Recent published reports had General Motors Corp. drastically increasing the number of parts it plans to buy from China in the coming years, up to $4 billion worth by 2009. Ford Motor Co. and DaimlerChrysler Corp. have said much the same: that both would raise the level of their parts business with Chinese suppliers.
Delphi Corp. and Lear Corp. have more employees in China and are spending more there today than a few years ago, and both predicted their presence there will grow in the coming years.
News like that has made local parts makers feel threatened.
But two reasons exist to believe the news just may get better for area manufacturers down the road.
First, the main focus of GM’s strategy isn’t to bring parts from China back into the U.S. for vehicles to be sold here. No, the automaker’s concentration is on applications in China.
“(There’s) some bringing back to the U.S., but most of that was really factored on the dramatic expansion that they are undergoing in China right now,” said David Cole, CEO of the Center for Automotive Research in Ann Arbor.
The automaker is showing a keen interest in the Chinese market because of the economic growth the country has had in recent years — up to an 80 percent jump last year alone.
“China has been exploding as a market opportunity, which means the manufacturers, as well as major suppliers, are going to invest there,” said Cole.
In 2003, China jumped into third place among nations with the most auto sales, as it passed Germany and only trails the United States and Japan. GM saw its auto sales climbed by 46 percent in China last year.
Second, Cole said the industry in this state is gradually building a wall against outsourcing.
What he means by that statement is, the more productive and cost-effective that Michigan suppliers become, the less reason there will be for an automaker or a supplier to look for parts overseas.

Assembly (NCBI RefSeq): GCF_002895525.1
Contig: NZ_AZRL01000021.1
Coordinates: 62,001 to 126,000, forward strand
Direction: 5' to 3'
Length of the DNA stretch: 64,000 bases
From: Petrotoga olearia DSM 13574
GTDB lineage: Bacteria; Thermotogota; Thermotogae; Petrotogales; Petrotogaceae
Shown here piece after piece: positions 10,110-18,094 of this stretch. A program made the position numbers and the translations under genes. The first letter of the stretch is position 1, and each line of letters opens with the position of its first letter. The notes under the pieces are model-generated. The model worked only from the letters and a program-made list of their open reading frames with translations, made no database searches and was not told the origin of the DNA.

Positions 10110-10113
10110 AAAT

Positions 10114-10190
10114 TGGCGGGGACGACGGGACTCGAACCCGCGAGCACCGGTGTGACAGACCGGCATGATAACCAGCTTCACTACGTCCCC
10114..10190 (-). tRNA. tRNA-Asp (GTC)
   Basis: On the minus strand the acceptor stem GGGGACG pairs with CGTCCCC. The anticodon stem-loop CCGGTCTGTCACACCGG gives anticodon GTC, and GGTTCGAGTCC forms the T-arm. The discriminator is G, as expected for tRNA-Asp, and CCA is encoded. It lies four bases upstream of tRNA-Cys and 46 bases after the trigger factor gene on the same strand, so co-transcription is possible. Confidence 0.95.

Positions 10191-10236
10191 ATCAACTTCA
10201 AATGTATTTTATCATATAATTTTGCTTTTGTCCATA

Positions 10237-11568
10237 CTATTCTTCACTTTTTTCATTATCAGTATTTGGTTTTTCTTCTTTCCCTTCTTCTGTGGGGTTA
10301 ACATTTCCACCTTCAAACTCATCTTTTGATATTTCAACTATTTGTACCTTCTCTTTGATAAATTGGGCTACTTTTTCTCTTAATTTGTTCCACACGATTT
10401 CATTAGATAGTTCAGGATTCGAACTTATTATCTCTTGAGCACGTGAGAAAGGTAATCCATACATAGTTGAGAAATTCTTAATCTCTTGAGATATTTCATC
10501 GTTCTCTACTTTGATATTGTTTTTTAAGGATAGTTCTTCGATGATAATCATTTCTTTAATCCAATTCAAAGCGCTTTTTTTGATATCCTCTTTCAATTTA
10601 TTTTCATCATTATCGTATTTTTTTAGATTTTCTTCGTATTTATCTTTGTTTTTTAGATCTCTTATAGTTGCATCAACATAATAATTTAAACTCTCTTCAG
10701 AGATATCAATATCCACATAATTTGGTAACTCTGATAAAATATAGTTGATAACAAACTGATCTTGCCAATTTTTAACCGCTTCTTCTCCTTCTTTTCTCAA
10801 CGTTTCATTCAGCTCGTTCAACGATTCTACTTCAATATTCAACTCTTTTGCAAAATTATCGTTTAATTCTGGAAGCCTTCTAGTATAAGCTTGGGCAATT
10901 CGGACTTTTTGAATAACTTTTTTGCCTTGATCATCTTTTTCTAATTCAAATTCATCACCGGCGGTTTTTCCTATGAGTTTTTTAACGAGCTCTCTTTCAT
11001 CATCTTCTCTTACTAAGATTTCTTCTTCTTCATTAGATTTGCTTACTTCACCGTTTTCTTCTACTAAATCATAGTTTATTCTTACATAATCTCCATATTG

Cole used engines as his example.
In some cases he said it takes less than three hours to assemble an engine and, with that quick turnaround time, it doesn’t make much sense for a domestic maker to have an engine produced in China for a vehicle that will be sold in the states.
“The cost of the transportation, the cost of the inventory in the supply chain is significantly greater than even if the labor were free,” said Cole.
“What we’re seeing happen in vehicle assembly, manufacturing engines and many components is that we are becoming so good here that the incentive is minimal to go to other places in the world.”
Cole said other parts like seats and exhaust systems don’t have enough value per cubic foot to send across the globe, because the shipping charges would exceed the part’s value.
“Those (parts) are going to be done locally, and gradually more and more of the vehicle that we become very good at making is going to be sourced here,” he said.
“Some of the very high labor content parts of the vehicle have been gone for years; things like making radios and assembling wiring harnesses have been gone for a long time.”
Cole said the supplier situation is changing rapidly. In the short term it often looks like the change is for the worse. But at the same time, he pointed out that a longer-term gaze offers a brighter perspective.
“As suppliers and manufacturers get better and better at what they’re doing — that is, improve their productivity — what they in effect do is build walls against outsourcing because the transportation cost and the inventory cost are greater than the labor savings,” he said.
“I think the underlying principle that has been established over the years — and this has been an historic U.S. strategy — is that you build where you sell,” he added.
“More and more manufacturers are locating their manufacturing in the markets where they sell. It doesn’t mean they do that exclusively, but it is highly desirable to do that.”